WASHINGTON, D.C. (May 28, 2004) - The Biotechnology Industry Organization (BIO) has made available online a case study concerning the issues surrounding access and affordability of breakthrough biotechnology products that will serve as the basis for a June 6 roundtable discussion during the BIO 2004 International Convention in San Francisco.
The case study will be examined by a roundtable of industry leaders, bioethicists and healthcare economists and facilitated by Harvard Law School Professor Charles Neeson, a veteran of the PBS-televised "Fred Friendly Seminars." The case study and guest commentary are available on the BIO 2004 Web site at www.bio.org/events/2004/speaker/ethics.asp.
"The complex mission of a biopharmaceutical company is to bring products to patients expeditiously, in ways that expand patient access, encourage continued innovation and maximize shareholder value," said BIO President Carl B. Feldbaum. "Achieving all this requires balancing of the interests of many stakeholders, including patients and their families, healthcare providers, academic researchers, government regulators, corporate shareholders, and the company's dedicated employees."
The roundtable case study, "The Value of Acedia®," focuses on a CEO of a small biotech company who receives conflicting advice - from her venture capitalist board chairman; from her company's patient-focused chief scientist; and from her practical, business-minded CFO - on pricing strategies for their company's first, soon-to-be-approved product, and wrestles with the appropriate role ethics should play in the young company's pricing decision.
"Access to and affordability of breakthrough therapeutic products are key topics that are debated in the halls of Congress, in company board rooms, and at kitchen tables around the country," said Debra Aronson, BIO's director of bioethics. "By hosting this roundtable, we hope to advance broader understanding of these important topics."
BIO and its Bioethics Committee encourage those attending the roundtable to read the case study in advance and come prepared to actively listen and ask questions.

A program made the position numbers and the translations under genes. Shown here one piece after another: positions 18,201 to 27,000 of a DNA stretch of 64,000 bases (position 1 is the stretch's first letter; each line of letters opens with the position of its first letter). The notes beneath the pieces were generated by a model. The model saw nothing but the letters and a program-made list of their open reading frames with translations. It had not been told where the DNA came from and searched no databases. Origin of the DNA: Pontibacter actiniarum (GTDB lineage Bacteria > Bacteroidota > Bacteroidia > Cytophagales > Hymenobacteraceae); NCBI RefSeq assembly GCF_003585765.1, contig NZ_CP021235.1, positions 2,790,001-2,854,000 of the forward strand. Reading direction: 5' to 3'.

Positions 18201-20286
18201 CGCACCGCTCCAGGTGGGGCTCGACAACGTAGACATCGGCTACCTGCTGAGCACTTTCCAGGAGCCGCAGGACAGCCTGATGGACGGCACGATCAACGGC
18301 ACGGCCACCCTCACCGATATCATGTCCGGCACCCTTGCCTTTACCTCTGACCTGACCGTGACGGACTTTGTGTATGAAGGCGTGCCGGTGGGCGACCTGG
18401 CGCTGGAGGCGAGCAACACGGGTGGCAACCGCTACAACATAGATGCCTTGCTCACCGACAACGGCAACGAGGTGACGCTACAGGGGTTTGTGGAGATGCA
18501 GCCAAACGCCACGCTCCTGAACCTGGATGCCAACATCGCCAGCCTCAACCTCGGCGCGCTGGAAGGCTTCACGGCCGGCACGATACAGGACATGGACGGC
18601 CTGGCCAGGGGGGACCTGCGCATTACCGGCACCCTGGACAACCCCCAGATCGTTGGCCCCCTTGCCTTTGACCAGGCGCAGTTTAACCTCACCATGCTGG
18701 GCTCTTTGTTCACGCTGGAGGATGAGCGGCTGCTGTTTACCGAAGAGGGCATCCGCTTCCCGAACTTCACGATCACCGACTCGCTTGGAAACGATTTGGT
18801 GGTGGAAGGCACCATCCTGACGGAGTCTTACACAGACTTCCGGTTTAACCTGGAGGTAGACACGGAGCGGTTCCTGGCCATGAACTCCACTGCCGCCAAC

||Ethics Roundtable - "Ethics and Industry Decision-Making: Access to and
Affordability of Breakthrough Biotechnology Products"
||Sunday, June 6, 2004
1:00 - 3:30 p.m.
||Room 308 South, Moscone Convention Center
||Charles Nesson, Weld Professor of Law, Harvard Law School
||Russ Bantham, executive vice president, PhRMA
Simon Best, CEO, Ardana Bioscience
Teo Forcht Dagi, managing partner, Cordova Ventures
Margaret Eaton, senior research scholar, Stanford Center for Biomedical Ethics
Lou Garrison, veteran industry healthcare economist
Steven Holtzman, president & CEO, Infinity Pharmaceuticals
For more information about this and other ethics sessions at BIO 2004, go online at www.bio.org/events/2004. Registration is complimentary for credentialed news media; however, only reporters and editors working full-time for print or broadcast news organizations will be permitted to register on-site in San Francisco. Members of the media are urged to register as soon as possible.
BIO represents more than 1,000 biotechnology companies, academic institutions; state biotechnology centers and related organizations in all 50 U.S. states and 33 other nations. BIO members are involved in the research and development of health-care, agricultural, industrial and environmental biotechnology products.
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